To date, optimum results, in the dry grinding of cobalt bonded tungsten carbide and tungsten carbide-steel combinations, have been achieved with a 33/4" diameter D11V9 cup wheel having a 1/8 inch deep diamond section in which the diamond section contained 20% by volume graphite having a particle size of 1-10 microns and a metal phase comprising hot pressed powders of Al, Zn, Cu, and Sn. The volume composition of the metal phases was: 53.75 Cu, 27.5% Sn, 6.25% Al, and 12.5% Zn.

The elemental metal powders were thoroughly mixed with the diamond and graphite and the mixture was hot-pressed at 5 tons/square inch at 350 C. for 10 minutes in a mold of standard configuration. The diamond was copper clad, 50% copper by volume of the copper and diamond.

In comparison with a standard commercial resinoid wheel (Norton B-56 bond) of equal diamond content, and equal size and geometry, the wheel of the above example had a G ratio 20.6 times that of the resinoid wheel, in the dry grinding of cemented tungsten carbide under identical conditions. The power draw for the wheel of the invention was 750 watts versus 1550 for the resin bonded wheel. The machine was a horizontal spindle surface grinder. The table speed was 72 inches per minute, the infeed was 1.6 mils per pass, and the grinding rate was approximately 0.054 cubic inches per minute. Furthermore the wheel was at least equivalent to the resinoid wheel in resistance to chipping and spalling.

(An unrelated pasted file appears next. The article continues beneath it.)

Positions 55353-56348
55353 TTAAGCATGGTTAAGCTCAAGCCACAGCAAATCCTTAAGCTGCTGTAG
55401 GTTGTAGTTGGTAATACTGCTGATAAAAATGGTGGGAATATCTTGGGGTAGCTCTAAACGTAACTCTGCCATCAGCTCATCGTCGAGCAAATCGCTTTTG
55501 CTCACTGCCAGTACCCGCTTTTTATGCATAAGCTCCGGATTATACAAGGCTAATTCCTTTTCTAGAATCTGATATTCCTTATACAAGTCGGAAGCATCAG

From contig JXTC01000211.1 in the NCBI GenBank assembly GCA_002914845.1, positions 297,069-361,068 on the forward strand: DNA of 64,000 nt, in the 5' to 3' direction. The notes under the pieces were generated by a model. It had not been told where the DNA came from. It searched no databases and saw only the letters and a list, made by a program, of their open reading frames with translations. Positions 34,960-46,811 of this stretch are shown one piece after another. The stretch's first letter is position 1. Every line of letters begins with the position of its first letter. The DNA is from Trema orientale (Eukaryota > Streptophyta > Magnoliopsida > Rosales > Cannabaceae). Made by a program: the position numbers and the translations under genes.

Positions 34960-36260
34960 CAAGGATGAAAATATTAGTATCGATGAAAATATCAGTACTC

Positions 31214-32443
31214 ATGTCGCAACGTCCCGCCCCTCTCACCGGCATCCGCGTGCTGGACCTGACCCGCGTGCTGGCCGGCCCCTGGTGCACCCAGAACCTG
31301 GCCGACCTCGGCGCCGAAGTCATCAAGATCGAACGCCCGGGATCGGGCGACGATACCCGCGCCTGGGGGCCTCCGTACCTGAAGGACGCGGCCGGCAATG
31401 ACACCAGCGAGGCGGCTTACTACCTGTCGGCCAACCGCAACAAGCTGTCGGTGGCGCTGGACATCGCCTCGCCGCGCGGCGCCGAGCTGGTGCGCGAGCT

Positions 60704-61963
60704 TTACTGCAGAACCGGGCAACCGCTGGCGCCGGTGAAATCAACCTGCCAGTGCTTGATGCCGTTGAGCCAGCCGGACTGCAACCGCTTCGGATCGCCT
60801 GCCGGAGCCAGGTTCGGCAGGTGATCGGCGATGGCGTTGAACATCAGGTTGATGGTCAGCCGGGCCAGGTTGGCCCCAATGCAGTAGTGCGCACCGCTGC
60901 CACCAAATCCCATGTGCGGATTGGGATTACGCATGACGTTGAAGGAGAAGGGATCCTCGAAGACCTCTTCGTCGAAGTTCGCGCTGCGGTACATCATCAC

In dry grinding a tungsten carbide/10% steel combination, the above example had a G ratio 10.8 times that of the resinoid wheel. The power draw for the wheel of the invention was 575 watts versus 1250 for the resinoid wheel. A lower power draw is advantageous because it means the invention is capable of removing material more quickly than are conventional bonds. The capability offers the opportunity for users of the wheel to improve productivity.